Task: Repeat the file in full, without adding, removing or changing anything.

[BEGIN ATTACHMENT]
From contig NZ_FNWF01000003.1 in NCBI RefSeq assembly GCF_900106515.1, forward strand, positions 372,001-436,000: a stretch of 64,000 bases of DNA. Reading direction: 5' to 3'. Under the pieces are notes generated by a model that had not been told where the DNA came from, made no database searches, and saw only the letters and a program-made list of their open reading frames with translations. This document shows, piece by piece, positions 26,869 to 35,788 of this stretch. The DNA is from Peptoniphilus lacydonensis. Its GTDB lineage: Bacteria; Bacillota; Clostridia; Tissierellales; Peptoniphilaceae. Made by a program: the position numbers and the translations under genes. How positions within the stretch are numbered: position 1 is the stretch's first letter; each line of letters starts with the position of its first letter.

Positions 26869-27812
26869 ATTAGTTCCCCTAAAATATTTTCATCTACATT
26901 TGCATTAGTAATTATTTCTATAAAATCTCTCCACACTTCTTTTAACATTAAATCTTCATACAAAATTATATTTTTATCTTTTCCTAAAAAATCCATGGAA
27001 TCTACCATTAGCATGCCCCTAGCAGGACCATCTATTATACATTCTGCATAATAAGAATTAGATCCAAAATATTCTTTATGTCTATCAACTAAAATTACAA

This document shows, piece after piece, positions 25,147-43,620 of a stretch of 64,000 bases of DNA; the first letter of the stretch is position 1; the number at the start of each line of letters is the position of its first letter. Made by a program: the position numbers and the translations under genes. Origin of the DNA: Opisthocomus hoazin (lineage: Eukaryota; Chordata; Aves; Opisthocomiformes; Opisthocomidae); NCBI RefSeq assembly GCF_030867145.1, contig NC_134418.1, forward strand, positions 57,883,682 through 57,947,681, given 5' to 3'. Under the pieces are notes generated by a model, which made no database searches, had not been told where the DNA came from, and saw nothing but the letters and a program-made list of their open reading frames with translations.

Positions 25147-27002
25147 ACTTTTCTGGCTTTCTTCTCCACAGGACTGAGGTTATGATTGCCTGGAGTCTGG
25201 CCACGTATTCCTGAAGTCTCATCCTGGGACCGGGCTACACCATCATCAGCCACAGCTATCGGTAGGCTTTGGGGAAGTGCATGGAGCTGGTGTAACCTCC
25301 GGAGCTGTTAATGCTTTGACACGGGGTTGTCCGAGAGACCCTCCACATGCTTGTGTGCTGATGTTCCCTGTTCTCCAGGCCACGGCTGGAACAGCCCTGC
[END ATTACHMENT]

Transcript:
From contig NZ_FNWF01000003.1 in NCBI RefSeq assembly GCF_900106515.1, forward strand, positions 372,001-436,000: a stretch of 64,000 bases of DNA. Reading direction: 5' to 3'. Under the pieces are notes generated by a model that had not been told where the DNA came from, made no database searches, and saw only the letters and a program-made list of their open reading frames with translations. This document shows, piece by piece, positions 26,869 to 35,788 of this stretch. The DNA is from Peptoniphilus lacydonensis. Its GTDB lineage: Bacteria; Bacillota; Clostridia; Tissierellales; Peptoniphilaceae. Made by a program: the position numbers and the translations under genes. How positions within the stretch are numbered: position 1 is the stretch's first letter; each line of letters starts with the position of its first letter.

Positions 26869-27812
26869 ATTAGTTCCCCTAAAATATTTTCATCTACATT
26901 TGCATTAGTAATTATTTCTATAAAATCTCTCCACACTTCTTTTAACATTAAATCTTCATACAAAATTATATTTTTATCTTTTCCTAAAAAATCCATGGAA
27001 TCTACCATTAGCATGCCCCTAGCAGGACCATCTATTATACATTCTGCATAATAAGAATTAGATCCAAAATATTCTTTATGTCTATCAACTAAAATTACAA

This document shows, piece after piece, positions 25,147-43,620 of a stretch of 64,000 bases of DNA; the first letter of the stretch is position 1; the number at the start of each line of letters is the position of its first letter. Made by a program: the position numbers and the translations under genes. Origin of the DNA: Opisthocomus hoazin (lineage: Eukaryota; Chordata; Aves; Opisthocomiformes; Opisthocomidae); NCBI RefSeq assembly GCF_030867145.1, contig NC_134418.1, forward strand, positions 57,883,682 through 57,947,681, given 5' to 3'. Under the pieces are notes generated by a model, which made no database searches, had not been told where the DNA came from, and saw nothing but the letters and a program-made list of their open reading frames with translations.

Positions 25147-27002
25147 ACTTTTCTGGCTTTCTTCTCCACAGGACTGAGGTTATGATTGCCTGGAGTCTGG
25201 CCACGTATTCCTGAAGTCTCATCCTGGGACCGGGCTACACCATCATCAGCCACAGCTATCGGTAGGCTTTGGGGAAGTGCATGGAGCTGGTGTAACCTCC
25301 GGAGCTGTTAATGCTTTGACACGGGGTTGTCCGAGAGACCCTCCACATGCTTGTGTGCTGATGTTCCCTGTTCTCCAGGCCACGGCTGGAACAGCCCTGC